Greens Senator Stewart’ Australia has the highest rate of incarceration of First Nations peoples. Is the government ashamed of that?
Senator Rachel Siewart Aboriginal Deaths in Custody (Western Australia—Australian Greens Whip) : I move:
That the Senate take note of the answer by the Minister representing the Minister for Indigenous Australians (Senator Ruston) to a question without notice asked by Senator Siewert today relating to deaths in custody of First Nations peoples.
I asked: is the government ashamed of the fact that 437 Aboriginal and Torres Strait Islander people have died in custody since the 1991 royal commission report? Australia has the highest rate of incarceration of First Nations peoples per capita in the world. Is the government ashamed of that? Apparently not. I asked whether that is recorded in a centralised process across Australia. No, it isn’t. There was no answer to that either, and that is symptomatic of the problem that exists in this country: a failure of governments to address the causes of First Nations peoples ending up incarcerated. They aren’t changing the record. They aren’t changing the drivers that result in people ending up in custody, and they’re not holding people responsible for those deaths in custody. There has not been one conviction in relation to any of those deaths in custody.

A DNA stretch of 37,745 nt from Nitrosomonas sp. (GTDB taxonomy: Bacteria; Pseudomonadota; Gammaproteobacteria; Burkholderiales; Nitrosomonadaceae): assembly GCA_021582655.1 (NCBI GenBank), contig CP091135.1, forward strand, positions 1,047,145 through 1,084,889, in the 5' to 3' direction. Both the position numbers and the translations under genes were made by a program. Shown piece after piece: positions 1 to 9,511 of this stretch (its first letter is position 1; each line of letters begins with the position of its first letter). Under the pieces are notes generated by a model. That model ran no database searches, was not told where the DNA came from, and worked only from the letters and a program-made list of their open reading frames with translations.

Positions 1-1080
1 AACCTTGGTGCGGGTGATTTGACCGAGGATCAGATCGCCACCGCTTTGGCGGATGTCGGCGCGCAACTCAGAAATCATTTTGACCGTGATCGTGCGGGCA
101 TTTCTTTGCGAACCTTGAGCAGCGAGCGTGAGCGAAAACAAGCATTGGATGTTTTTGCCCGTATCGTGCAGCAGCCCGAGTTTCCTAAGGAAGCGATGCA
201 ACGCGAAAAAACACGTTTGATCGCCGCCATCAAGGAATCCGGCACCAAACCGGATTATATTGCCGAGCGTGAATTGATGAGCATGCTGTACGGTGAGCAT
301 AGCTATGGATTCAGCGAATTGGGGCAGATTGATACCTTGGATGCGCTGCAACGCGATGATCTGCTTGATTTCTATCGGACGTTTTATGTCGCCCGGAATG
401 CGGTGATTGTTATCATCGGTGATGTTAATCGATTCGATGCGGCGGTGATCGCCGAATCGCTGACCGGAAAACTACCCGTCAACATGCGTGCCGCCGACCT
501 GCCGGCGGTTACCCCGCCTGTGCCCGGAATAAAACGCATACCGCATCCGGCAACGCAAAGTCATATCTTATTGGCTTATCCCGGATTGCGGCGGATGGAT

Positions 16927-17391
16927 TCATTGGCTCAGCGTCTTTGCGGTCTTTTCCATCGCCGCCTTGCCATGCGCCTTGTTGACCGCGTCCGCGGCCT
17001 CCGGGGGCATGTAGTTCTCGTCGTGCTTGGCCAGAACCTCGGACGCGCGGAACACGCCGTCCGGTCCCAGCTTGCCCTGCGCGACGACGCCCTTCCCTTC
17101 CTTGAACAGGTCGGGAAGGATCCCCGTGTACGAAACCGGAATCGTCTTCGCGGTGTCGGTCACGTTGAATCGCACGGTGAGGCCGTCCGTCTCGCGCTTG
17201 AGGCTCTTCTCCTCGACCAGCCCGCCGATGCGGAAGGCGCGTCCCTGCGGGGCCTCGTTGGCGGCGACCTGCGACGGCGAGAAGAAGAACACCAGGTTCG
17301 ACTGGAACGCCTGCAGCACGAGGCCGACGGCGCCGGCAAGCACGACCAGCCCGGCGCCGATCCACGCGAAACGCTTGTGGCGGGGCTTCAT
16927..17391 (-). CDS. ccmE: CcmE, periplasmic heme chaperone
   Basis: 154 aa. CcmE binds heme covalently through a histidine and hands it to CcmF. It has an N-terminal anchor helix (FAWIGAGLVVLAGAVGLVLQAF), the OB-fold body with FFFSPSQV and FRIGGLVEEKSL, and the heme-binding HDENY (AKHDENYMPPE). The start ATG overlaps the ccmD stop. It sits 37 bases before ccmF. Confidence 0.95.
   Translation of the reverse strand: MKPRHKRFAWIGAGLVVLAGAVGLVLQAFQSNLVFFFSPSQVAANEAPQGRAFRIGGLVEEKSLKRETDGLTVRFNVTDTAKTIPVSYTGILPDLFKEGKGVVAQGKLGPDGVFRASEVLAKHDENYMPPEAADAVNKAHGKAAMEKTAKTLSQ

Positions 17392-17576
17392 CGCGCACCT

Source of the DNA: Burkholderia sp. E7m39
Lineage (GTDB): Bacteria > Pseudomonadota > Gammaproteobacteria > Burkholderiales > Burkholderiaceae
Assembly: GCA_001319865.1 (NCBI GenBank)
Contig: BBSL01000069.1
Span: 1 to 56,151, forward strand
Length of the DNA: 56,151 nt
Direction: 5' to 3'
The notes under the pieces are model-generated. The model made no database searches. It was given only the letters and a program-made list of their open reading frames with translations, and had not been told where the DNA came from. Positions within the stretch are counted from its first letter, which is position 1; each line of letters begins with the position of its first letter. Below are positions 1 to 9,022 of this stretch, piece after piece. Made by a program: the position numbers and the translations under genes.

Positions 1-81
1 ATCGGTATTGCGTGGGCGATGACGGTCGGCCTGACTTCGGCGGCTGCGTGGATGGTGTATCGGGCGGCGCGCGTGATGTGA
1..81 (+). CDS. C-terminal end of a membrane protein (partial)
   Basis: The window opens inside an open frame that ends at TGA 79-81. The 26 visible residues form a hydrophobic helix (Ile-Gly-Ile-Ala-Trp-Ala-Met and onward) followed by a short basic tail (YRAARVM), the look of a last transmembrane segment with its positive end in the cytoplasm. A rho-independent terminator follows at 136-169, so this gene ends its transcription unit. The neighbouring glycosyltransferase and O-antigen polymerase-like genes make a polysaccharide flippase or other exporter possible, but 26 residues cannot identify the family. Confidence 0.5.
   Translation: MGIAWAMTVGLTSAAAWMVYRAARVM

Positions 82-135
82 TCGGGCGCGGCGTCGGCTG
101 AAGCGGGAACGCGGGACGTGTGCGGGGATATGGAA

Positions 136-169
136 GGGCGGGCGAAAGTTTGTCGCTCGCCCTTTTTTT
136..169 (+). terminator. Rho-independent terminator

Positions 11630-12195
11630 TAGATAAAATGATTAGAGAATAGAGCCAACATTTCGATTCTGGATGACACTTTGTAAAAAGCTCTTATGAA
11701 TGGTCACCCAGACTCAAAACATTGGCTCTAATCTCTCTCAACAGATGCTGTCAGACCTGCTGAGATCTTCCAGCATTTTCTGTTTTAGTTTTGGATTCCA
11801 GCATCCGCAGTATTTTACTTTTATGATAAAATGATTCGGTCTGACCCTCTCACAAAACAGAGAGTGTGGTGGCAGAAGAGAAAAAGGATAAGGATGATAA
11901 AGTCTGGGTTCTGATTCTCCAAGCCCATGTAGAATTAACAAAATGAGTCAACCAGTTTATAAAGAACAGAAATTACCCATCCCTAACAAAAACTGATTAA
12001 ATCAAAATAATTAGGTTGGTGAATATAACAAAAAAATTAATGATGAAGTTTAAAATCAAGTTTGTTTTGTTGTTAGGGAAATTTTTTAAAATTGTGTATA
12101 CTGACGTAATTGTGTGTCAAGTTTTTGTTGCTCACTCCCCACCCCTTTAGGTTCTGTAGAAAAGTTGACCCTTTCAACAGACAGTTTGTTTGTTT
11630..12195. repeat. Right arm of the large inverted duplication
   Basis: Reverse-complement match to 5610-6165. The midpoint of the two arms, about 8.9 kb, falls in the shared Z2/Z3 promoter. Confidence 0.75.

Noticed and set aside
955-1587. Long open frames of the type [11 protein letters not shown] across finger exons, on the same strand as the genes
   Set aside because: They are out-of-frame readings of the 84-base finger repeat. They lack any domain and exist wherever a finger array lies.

What we need to do is change the record. Change the Record, the organisation that has been tracking the issue of justice for our First Nations peoples, is also articulating what the government should be doing. Across Australia, the government should be repealing the punitive bail laws that are the reason people end up in prison. The government should be getting rid of mandatory sentencing. How much more evidence does this mob need that mandatory sentencing is leading to First Nations peoples being discriminated against and is contributing to them ending up in prison? The government should be ending things like the criminalisation of public drunkenness. They should be decriminalising that. The government should be making sure that children don’t end up in prison. For far too long, governments across Australia have been obfuscating the issue; we need to address the fact that this country is locking up children. We need to end racist policing and require police accountability on these issues.
We need to make sure we genuinely implement the recommendations of the royal commission. I can tell you that the report that was tabled a couple of years ago—in fact, it wasn’t tabled and it was not released publicly; there had to be an order for the production of documents requiring that it be tabled in the Senate—found that, supposedly, two-thirds of those recommendations had been implemented. But, if you actually read the report— and, in estimates, we finally dragged the information out of the bureaucrats—it was, in fact, a desktop survey and they couldn’t track the information. This is a travesty. The government should be ashamed of its record.
Attribution: Parliament of Australia Website